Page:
Once they return to the capital, Cheng Ying falls ill for a few months because of the strain, but when he gets better and is able to finally go for a walk, he comes across a temple and encounters Gongsun’s ghost:
At the eastern edge of the village, he saw in the distance a dilapidated temple. The surrounding wall had crumbled in several places. There were also two neglected pavilions, which, as soon as he noticed them, reminded Cheng Ying of something that his father-in-law had told him. It seemed that the people of Guojiazhuang Village had erected a temple with two pavilions in honor of Jie Zitui, who had lived in the time of Duke Wen. They had not been repaired in many years, with the result that they now lay in ruins. This must be the place, he thought, and he quickened his pace. Entering the temple grounds, he startled a flock of a jackdaws, which flew away from the tangled grass which was their nesting place….His head swam, and his feet felt as heavy as lead. Turning to leave, he found that he could hardly put one foot in front of the other. He groped his way to a clean stone bench in one of the pavilions. But no sooner had he slumped onto it than he fainted.
In the blink of an eye, Gongsun Chujiu floated into the pavilion. In a stern voice, he addressed the doctor, “Cheng Ying, your mission has not yet been accomplished. What do you mean by dawdling in this place?”
Cheng Ying felt an urge to rise and greet his old comrade, but in a flash Gongsun Chujiu vanished. He tottered a couple of steps, when there suddenly appeared before him a faint vision of the naked form of his baby son, covered in blood and wailing….Then he awoke in a frenzy of terror.” (pp. 278-280)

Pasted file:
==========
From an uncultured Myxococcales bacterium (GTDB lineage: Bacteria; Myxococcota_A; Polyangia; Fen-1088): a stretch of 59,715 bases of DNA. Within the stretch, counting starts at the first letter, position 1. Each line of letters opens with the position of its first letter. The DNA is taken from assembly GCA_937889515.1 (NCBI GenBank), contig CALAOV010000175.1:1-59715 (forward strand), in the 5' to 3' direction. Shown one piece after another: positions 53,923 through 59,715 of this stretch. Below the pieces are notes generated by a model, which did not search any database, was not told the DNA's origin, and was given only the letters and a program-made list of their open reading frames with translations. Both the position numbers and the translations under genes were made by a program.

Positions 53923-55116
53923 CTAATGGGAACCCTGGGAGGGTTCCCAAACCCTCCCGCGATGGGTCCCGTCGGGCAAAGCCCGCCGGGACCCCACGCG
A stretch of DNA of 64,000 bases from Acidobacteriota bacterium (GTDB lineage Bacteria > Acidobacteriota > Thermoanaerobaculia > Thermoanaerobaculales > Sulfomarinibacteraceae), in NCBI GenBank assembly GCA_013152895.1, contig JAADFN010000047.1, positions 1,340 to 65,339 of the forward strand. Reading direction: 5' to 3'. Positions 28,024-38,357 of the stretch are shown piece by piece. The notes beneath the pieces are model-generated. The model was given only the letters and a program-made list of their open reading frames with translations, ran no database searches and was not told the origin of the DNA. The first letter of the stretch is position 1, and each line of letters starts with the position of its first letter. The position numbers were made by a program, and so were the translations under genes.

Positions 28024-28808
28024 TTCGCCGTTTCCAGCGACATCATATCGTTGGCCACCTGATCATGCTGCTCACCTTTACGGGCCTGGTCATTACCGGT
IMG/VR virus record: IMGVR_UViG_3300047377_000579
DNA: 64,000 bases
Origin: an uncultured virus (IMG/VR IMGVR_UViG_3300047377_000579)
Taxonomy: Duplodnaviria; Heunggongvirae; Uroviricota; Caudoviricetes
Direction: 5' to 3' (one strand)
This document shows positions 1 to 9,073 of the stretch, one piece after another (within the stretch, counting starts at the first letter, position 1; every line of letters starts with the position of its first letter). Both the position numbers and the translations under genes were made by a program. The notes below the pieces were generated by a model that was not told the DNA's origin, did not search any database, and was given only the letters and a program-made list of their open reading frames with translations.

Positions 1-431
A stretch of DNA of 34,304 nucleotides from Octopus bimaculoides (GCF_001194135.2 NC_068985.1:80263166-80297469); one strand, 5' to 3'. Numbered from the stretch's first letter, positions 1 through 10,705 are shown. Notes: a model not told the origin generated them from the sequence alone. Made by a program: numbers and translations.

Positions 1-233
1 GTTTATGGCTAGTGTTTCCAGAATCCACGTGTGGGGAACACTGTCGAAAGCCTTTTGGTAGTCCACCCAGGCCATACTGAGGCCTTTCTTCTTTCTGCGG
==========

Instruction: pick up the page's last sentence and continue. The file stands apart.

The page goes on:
When Tu’an Gu hears that Cheng Ying has recovered from his illness, he immediately sends for him, desperate for reliable ministers to help him take the throne and to finally lay to rest any lingering doubts about Cheng Ying’s role in the affair. Although Tu’an Gu has nine women in his harem, he has no children, and he determines to take Cheng Ying’s son as his adoptive son. Tu’an Gu requests Cheng Ying and his wife and baby move into his own palace so he can help raise the child. Cheng Ying knows he must say yes or be discovered, though such a move would mean they would have to be on their guard constantly. Tu’an Gu holds the baby and changes his name from Cheng Bo to Tu’an Cheng. Cheng Ying and his wife are moved into a secluded corner of Tu’an Gu’s mansion. They agree that Cheng Ying will teach Cheng Bo the military arts while Cheng Ying is entrusted with his literary training.
This turn of events angers the citizens of Jin, however. As the slaughter of Gongsun Chujiu and Zhao the Orphan are memorialized by bards in song and become widely known, the people hate Cheng Ying. No one wants anything to do with Cheng Ying ever again, and he is insulted when he appears in public.
When Cheng Bo reaches adulthood, he is admired by everyone and is very talented at his studies. Tu’an Gu plans on seizing the throne from Duke Ling’s successor Duke Dao to give to Cheng Bo. Cheng Ying plans on telling Cheng Bo the truth. His wife suggests a way to tell Cheng Bo that he is really Zhao the Orphan using paintings, and they recount the whole disastrous circumstances of his birth to a stricken Cheng Bo. Deciding to go to Duke Dao with the truth, CHeng Bo manages to get Duke Dao’s support and military backup. When they confront Tu’an Gu, he is too old and out of shape to really fight Cheng Bo, and he is surprised to learn that his beloved adopted son is the grandson of his old enemy Zhao Dun.
Tu’an Gu is executed by being nailed to a wooden donkey, was given 3,000 cuts, then beheaded. Cheng Bo is renamed Zhao Wu and is given Zhao Dun’s old rank at court. Cheng Ying and his wife are rewarded for their service and sacrifices, though Cheng Ying feels a bit guilty at this change in fortunes and commits suicide. Eventually, the Zhao clan flourishes again and sets up the state of Zhao during the Warring States period. I think the story is rather interesting in that Zhao the Orphan doesn’t take revenge in the expected way, killing Tu’an Gu or his family with his own hands, but lets Duke Dao prosecute and execute him. This version is a bit lurid, but it’s quite good.
Part five of a six part series.